A/N: Written for the Review Game's October WCC. Inspired by Panic! At the Disco's (amazing) new album 'Too Weird To Live, Too Rare To Die'. Hope you enjoy!
At least I made it. At least I didn't end up like all my friends, brains blown out in a desert ditch at two A.M. drunk and dazzled by the neon of the strip.
The Vegas lights raised me. The lights of my city lit up my dreams every night and every day. We lived twenty minutes away from the strip in good traffic and we had the perfect view of the hell that is and was my hometown.
I always thought it was kinda gross, when I was little, the fact that people went to that street to lose themselves and all their money and just fuck their lives up so badly.
And that they did it willingly. That's what got me. I thought I'd never be like that.
But then I got older. When I was ten my best friend and I used to watch the lights dance and shimmer in the distance, a symbol of a life we thought we'd never have.
When I was fifteen my best friend and I would drove out to the strip after school every day. His mom had a friend who worked in the bar of the cosmopolitan and he'd teach us how to mix drinks and sometimes we'd pose as waiters in other hotels and try and get tips.
I started going a little…off course, I guess you'd say. The neon and nicotine lured me in a bit too much I guess. I would find teenage girls who'd been dragged along by their parents and kind of, just, talk to them. See what they were like.
And then I'd take them out into the desert to watch the city from a distance with a stolen bottle of Jack and when we were drunk enough we'd kiss with the city watching us, silently wondering why we'd left the city to do stupid stuff.
The girl's parents would usually call worried sick and just plain sick sometimes and I'd drive the girl back to the strip. We only got into an accident once.
The girl that was in the accident with me, she was my favorite. She was named Vegas and that's why I remember her so well. I thought it was a fucking hooker name, stripper name, whatever, but she was a lot like the city.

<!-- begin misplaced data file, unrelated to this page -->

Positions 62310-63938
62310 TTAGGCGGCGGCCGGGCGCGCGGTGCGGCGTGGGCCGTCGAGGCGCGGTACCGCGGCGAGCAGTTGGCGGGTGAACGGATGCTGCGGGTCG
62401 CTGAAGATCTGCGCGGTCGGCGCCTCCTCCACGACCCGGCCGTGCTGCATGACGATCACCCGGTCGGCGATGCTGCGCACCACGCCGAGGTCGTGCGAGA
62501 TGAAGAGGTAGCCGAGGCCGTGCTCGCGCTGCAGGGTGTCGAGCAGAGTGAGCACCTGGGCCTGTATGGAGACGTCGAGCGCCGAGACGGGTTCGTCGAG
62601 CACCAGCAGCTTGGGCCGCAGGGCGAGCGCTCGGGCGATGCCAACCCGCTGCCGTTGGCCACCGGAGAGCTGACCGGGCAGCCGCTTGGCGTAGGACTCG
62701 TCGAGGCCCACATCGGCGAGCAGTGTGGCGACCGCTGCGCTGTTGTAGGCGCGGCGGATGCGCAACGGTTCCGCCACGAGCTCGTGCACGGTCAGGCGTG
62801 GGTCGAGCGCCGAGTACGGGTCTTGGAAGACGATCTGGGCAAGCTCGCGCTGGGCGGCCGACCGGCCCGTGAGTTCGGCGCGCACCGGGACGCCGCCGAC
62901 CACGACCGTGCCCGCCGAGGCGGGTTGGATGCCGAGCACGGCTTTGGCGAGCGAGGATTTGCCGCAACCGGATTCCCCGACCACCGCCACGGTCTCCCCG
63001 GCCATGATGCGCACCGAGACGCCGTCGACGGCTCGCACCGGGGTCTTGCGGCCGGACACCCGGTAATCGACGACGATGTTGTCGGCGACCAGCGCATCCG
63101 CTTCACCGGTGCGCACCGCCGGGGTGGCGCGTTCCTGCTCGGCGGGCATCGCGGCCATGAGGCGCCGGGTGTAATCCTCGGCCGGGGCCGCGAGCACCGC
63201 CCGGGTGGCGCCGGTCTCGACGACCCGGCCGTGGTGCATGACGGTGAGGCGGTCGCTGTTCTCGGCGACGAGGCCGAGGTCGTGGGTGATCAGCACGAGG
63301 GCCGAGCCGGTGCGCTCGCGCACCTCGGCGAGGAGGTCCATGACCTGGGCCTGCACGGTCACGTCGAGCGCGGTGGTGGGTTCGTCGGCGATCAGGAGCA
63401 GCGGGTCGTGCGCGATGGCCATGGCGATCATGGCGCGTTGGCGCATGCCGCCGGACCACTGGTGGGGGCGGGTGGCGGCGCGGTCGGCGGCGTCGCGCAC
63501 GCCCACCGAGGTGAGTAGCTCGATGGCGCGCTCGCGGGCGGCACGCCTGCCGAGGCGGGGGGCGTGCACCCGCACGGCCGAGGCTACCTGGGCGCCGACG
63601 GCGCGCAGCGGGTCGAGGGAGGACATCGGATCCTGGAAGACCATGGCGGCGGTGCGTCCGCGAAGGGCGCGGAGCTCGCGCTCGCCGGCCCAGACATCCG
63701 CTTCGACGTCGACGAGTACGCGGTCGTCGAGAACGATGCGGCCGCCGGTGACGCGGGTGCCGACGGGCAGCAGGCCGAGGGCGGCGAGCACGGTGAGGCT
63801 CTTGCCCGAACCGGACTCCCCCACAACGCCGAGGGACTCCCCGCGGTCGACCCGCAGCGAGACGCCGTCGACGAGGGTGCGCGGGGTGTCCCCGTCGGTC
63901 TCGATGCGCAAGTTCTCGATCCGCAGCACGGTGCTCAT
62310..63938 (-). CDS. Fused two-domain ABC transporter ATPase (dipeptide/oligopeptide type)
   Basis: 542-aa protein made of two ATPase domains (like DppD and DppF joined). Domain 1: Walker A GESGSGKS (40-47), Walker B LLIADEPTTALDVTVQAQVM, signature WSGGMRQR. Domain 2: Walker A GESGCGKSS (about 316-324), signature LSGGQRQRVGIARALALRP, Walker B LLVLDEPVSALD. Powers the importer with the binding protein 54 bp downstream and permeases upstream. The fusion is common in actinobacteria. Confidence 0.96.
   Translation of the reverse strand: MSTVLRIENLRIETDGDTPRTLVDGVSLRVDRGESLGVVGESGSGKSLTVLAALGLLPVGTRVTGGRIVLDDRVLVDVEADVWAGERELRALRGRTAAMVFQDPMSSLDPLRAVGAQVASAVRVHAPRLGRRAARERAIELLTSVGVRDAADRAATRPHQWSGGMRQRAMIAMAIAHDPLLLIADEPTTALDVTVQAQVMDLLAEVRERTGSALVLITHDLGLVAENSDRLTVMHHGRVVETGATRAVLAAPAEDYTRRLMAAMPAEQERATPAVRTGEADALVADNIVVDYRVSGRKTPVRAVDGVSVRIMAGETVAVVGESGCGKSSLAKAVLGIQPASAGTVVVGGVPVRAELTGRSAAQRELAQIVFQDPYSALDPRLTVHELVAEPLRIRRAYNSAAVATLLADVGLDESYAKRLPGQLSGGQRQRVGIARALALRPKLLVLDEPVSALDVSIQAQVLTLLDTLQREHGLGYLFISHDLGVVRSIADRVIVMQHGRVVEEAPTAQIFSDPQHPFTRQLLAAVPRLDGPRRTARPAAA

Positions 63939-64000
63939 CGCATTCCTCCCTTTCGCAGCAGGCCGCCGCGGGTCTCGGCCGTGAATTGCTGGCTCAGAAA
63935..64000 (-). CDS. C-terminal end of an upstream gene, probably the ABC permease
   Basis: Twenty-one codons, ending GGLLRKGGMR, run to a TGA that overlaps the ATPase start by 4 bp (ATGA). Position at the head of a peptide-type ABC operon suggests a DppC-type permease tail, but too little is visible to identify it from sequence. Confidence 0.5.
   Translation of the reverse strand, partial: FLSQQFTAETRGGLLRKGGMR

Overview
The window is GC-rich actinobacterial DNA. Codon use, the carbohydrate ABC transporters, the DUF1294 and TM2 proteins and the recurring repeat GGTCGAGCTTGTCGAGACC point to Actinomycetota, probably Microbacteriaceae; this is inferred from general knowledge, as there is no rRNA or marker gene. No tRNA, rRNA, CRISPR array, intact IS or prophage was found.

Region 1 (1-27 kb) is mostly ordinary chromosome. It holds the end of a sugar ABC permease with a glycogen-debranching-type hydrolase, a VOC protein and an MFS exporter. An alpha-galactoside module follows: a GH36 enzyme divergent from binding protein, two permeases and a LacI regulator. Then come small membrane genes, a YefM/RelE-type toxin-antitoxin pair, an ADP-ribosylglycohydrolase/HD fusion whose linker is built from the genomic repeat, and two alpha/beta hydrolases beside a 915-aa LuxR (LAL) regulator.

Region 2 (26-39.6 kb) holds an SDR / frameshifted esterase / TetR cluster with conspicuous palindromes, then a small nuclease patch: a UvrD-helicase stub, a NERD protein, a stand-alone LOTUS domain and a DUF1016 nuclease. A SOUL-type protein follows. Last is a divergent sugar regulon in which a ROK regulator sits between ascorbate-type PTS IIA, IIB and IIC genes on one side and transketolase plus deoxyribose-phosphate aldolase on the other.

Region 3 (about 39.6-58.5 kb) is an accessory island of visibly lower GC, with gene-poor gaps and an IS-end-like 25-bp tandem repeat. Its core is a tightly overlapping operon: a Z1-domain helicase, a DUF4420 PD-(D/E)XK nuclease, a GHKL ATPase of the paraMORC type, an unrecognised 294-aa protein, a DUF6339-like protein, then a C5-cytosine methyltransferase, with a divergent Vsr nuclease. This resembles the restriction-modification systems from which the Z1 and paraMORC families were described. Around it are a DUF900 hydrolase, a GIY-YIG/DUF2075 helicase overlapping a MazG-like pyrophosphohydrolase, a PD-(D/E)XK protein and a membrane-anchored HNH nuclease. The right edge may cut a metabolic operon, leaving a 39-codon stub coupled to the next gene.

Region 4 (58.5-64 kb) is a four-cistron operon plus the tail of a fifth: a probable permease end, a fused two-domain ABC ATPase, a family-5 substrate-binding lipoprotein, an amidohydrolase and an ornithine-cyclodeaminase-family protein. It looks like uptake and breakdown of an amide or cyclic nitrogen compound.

Bright and dark at the same time, perfect on the outside and a sinner within and I loved her I fucking loved her I never wanted to drive her back home. Her pull was worse than nicotine and I wanted to keep her forever&ever&ever. We danced drunk in the desert topless and perfect in the moment. I felt young for the first time with that girl, with Vegas, with that embodiment of the city that haunted me and my dreams, the city that was endlessly pulling me in and repelling me like the ocean I'd only seen once.
So I drove my Vegas back to the hotel she was staying at, my beautiful southern beauty of a girl, and she was kissing me from the passenger seat and running her hand down my back and I had to give something back I had to and the warmth was taking over me the alcohol and love and I could smell our brief fuck all over her and then we were screaming and bleeding a little and alive and alive my babygirl Vegas and me.
It wasn't bad it was just a dent in the car and a vivid memory in my brain to stir around like a vodka martini. We laughed away our fear, just giggled away the cuts in our foreheads and the faint taste of blood mixing with the whiskey still on our tongues.
She giggled into my shoulder the rest of the drive, occasionally reaching out to change the radio from one mindless pop song to the next. I whispered things to her that I wish I remembered, probably just telling her what she tasted like and what I would do with her if we had more time.
I remember pulling up in a dropoff zone outside the Bellagio and asking her to run away with me. She smiled and kissed me no, and she rested her bloody forehead against mine and told me that no matter how much I wanted to get away from her, I never would be able to.
I sat there stunned until a car horn startled me out of it. The girl was the city-or was the city the girl? Or maybe she was just a girl and I was crazy. Or maybe she was just the city and I was crazy.